VDay Mexico!
VDay Indonesia!




VDay Beirut!
VDay Helena Montana!



VDay Congo!
















 So as for me --  if I can stop one person from hurting another woman because she is a woman, or if I can help one woman understand that she has self worth, that she can go somewhere to be safe, that she can go somewhere to talk and to heal,  then I know  I am acting out my purpose here on earth.

And that is why I am so thankful to get to be living this play at this particular time, because  we are all very excited about raising money and awareness for SafeT.  And because it is real, and powerful – and loads of fun.  

I hope you’ll join us. Reserve your tickets today!




And if you want to help, please let me know.  There is much to be done for this worthy cause, including helping with the Men's Event -- the "Walk in Our Shoes" One Hundred Yard Dash!



The Vagina Monologues, by Eve Ensler is coming to Paris Texas April 12-14, 2013 as a “Off Plaza” production, meaning it is not a part of the season and you must purchase tickets to come see it.  It is being played on the PCT stage, and it is general admission, for only $10.00 a ticket, all shows are evening shows.   All proceeds after costs are going to SafeT, an organization that helps women who have been  victims of violence.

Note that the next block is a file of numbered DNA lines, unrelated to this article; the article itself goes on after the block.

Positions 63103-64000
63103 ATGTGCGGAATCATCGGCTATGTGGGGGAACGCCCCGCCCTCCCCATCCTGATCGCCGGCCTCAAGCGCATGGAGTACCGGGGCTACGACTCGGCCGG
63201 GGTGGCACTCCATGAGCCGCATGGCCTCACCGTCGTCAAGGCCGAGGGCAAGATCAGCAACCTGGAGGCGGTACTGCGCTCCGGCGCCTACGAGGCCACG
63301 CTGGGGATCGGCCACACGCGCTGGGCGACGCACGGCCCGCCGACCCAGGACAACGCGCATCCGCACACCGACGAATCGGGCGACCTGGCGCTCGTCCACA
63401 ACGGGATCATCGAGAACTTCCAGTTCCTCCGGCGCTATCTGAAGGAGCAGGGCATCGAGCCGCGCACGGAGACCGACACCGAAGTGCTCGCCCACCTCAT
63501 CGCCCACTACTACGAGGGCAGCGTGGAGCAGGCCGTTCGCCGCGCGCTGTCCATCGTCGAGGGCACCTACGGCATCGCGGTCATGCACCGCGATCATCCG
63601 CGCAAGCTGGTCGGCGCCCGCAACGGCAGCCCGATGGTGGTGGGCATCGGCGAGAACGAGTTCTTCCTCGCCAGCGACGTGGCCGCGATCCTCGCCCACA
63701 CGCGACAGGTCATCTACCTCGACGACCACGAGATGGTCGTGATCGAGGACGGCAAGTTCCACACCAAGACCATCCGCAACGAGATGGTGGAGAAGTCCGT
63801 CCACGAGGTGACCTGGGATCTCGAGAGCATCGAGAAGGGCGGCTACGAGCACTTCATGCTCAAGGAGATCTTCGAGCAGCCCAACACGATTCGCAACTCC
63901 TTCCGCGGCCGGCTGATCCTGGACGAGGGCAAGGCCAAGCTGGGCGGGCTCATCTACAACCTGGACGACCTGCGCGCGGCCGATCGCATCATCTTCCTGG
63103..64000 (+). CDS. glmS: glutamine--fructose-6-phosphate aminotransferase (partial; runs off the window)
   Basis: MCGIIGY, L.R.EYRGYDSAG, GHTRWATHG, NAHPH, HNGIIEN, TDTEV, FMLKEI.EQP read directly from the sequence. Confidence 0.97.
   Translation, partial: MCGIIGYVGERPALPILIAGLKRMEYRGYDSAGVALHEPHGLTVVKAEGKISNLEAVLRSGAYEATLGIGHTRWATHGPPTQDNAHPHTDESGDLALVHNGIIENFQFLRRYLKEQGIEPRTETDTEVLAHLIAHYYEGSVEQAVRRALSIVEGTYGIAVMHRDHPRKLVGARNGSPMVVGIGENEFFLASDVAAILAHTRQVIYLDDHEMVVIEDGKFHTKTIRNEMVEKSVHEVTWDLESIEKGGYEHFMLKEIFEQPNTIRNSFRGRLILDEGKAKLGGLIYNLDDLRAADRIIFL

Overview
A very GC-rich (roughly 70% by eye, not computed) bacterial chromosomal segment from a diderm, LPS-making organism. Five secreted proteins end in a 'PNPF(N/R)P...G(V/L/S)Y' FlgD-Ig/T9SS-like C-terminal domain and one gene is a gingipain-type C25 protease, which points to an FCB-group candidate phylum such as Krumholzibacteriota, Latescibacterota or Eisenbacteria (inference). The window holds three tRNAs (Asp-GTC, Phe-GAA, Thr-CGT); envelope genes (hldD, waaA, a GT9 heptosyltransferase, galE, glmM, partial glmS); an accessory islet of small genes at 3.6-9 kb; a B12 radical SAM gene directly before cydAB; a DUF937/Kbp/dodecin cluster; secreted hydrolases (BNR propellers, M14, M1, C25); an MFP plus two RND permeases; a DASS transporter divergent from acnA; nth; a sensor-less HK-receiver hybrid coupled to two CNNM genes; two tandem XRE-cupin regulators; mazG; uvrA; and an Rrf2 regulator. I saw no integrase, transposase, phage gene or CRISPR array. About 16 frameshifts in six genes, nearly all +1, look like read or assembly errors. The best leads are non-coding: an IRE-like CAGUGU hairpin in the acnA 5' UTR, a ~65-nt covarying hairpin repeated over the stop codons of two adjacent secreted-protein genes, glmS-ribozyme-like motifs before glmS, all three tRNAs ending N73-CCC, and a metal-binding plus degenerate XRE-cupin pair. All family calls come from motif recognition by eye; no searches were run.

We are proud to be an official Vspot in the One Billion Rising global movement  of persons rising against violence against women and girls.    Also as a part of our fundraising efforts for SafeT, PCT will be hosting a “Walk In Our Shoes” event, where men will be challenged to complete a 100 yard dash in high heels. So come see the play, or participate in the walk, or give money.  Please help us and take a stand against violence against women and girls.

Here is some music to inspire you: Break the Chain Dance